Will Twitter abandon real-time?

Twitter's huge losses are challenging the company to innovate in hopes of broader and deeper user engagement (and advertising). But the changes don't sit well with a news-hound base. 

Eric Risberg/ AP
Indonesian President Joko Widodo, seated at left, first lady of Indonesia, Iriana, center, and Twitter CEO Jack Dorsey, right, pose with Twitter employees during a visit at the social media company's headquarters in San Francisco on February 16, 2016.

Popularity isn't always profitable.

Twitter has become a ubiquitous force in politics and pop culture worldwide, but an annual report shows that since its founding in 2006, the social network has also lost more than $2 billion, Time reported Monday, a loss that has sent CEO Jack Dorsey on a quest for a wider, deeper user base's advertising dollars.

Any attempts by Mr. Dorsey to change Twitter, however, may clash with savvy core users' vision of the company: up-to-the-minute news and opinion, from a company happy to get out of the way and let Tweets unfold without much "interference."

Despite more than 300 million active users, Twitter lost $520 million in the last year alone, continuing a depressing trend that's driven the team towards new innovation.

In 2013, they unleashed Vine, letting users share up to six-second videos; live video sharing came in 2015, when the company purchased Periscope for $86 million.

"Faves" were swapped for "likes," leading to a modest boost in engagement. Twitter has also coyly suggested, but not guaranteed, that it will expand Tweet-boxes to 10,000 characters, since so many users try to get around the usual 140 limit by screenshotting longer texts, anyway.

The new services are meant to "demonstrate our value proposition to a larger audience," as the 10-K says. It's a two-fold audience: users themselves, since growth has been somewhat stagnant (up 9 percent since December 2014), but also the advertising they could attract. Nine tenths of Twitter's revenue came from ads in 2014 and 2015, the filing says, noting "to the extent our logged-in user growth rate slows, our success will become increasingly dependent on our ability to increase levels of ad engagement on Twitter."

But one reason advertisers are wary is that potential new users just don't get Twitter: how to use it, or what it's for. As the 10-K says,

There may be a perception that our products and services are only useful to users who tweet, or to influential users with large audiences. Convincing potential and new users of the value of our products and services is critical to increasing our user base and to the success of our business.

And changes to attract the less media-obsessed crowd could set Twitter's vision on a collision course with old-time users, for whom its real-time livestream is valuable for the way it differs from more "cultivated" social sites like Facebook.

No changes encapsulate that conflict more than the home screen "feed" itself, typically an unruly, constantly-changing tumult of followed users' likes, retweets, links, photos and posts on any and all topics of public or almost pointlessly personal interest. The pure speed of Twitter's approach made it an early favorite with media experts, journalists, and activists, and many credit it with playing a crucial role in protests around the world, from the Arab Spring movements to Black Lives Matter.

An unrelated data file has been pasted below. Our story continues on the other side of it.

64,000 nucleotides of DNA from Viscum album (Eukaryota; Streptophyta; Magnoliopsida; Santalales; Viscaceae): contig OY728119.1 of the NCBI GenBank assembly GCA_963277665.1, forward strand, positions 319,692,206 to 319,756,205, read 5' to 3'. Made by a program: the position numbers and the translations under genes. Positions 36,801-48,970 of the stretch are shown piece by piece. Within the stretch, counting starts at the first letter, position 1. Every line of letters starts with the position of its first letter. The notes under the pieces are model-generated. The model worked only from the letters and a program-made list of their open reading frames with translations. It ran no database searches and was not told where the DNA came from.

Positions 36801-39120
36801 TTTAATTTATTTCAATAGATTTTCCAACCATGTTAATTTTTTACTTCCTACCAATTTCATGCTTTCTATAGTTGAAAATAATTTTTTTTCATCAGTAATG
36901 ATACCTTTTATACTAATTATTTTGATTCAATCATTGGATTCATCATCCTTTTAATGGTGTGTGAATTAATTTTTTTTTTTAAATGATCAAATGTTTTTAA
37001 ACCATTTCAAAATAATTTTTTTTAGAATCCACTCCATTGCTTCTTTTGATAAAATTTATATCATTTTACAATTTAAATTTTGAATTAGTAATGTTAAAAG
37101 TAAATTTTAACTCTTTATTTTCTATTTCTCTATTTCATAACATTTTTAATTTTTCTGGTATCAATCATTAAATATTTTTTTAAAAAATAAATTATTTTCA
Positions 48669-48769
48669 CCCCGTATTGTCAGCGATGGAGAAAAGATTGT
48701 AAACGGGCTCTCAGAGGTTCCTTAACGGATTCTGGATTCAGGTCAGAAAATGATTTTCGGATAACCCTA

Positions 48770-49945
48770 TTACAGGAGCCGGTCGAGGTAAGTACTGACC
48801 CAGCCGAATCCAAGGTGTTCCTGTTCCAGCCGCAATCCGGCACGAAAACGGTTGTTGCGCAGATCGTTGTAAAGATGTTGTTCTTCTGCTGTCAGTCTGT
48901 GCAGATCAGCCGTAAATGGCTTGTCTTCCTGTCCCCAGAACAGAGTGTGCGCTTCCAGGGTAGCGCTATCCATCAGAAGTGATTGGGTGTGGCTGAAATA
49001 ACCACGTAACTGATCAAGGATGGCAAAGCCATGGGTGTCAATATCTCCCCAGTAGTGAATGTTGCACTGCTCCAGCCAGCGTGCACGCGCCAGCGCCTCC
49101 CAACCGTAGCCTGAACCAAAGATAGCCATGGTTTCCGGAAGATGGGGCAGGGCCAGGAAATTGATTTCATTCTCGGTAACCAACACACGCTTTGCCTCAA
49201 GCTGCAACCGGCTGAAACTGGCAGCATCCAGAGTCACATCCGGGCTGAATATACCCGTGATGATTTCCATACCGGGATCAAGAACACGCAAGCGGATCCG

Seventy-one percent of users say they're on Twitter several times a day, and 40 percent use it to follow breaking news. In another survey, the Pew Research Center found that half of people surveyed had tweeted about news; of those users, half their tweets were about politics or government, although those topics now make up just 17 percent of all tweets.

Politwoops, a reinstated site run by the Sunlight Foundation and the Open State Foundation, storing politicians' deleted tweets, reflects that commitment to transparent news and accountability (as does, perhaps, Twitter's lack of an 'edit' button). [Editor's note: The original story misidentified the site Politwoops.]

"We've only reached early adopters and tech enthusiasts," CFO Anthony Noto told reporters during a 2015 earnings call. "We've not yet reached the next cohort of users known as the mass market."

Making the platform's constant streaming less overwhelming for new users could be key to profitability.

But a wave of #RIPTwitter outrage from users greeted news that Twitter might start organizing feeds by relevance, not time alone, prioritizing tweets its algorithms thought would be especially important to each unique user. The system would be more akin to Facebook's Newsfeed of friends' updates and, as if often criticized, a "bubble" of similarly-minded news articles and targeted ads. Advertisers' posts would also be considered for the top posts a user could see when they log in to Twitter.

"Moments," another new Twitter feature, cultivates updates about particular trending news stories even more purposefully, but won't clutter up a home screen. Topics appear on a separate screen users must click into. 

The feature was built for people who "find Twitter too difficult to use, or for whatever reason haven't gotten Twitter to work for them," product manager Madhu Muthukumar told The New York Times. 

But for many users, the unique beauty of Twitter is its speed and brevity, without a human hand to guide "relevance." Moments may have to convince them that it's a valuable compromise between traditional news sites and the anarchy of Twitter's old newsfeed.

"We like to think of Twitter Moments as timely as opposed to real-time," Andrew Fitzgerald, who leads the Moments team, told the Times. Mr. Fitzgerald said the news clusters will show "things that are relevant but not necessarily happening at this exact instant, which allows us to break out of the ephemerality of Twitter."

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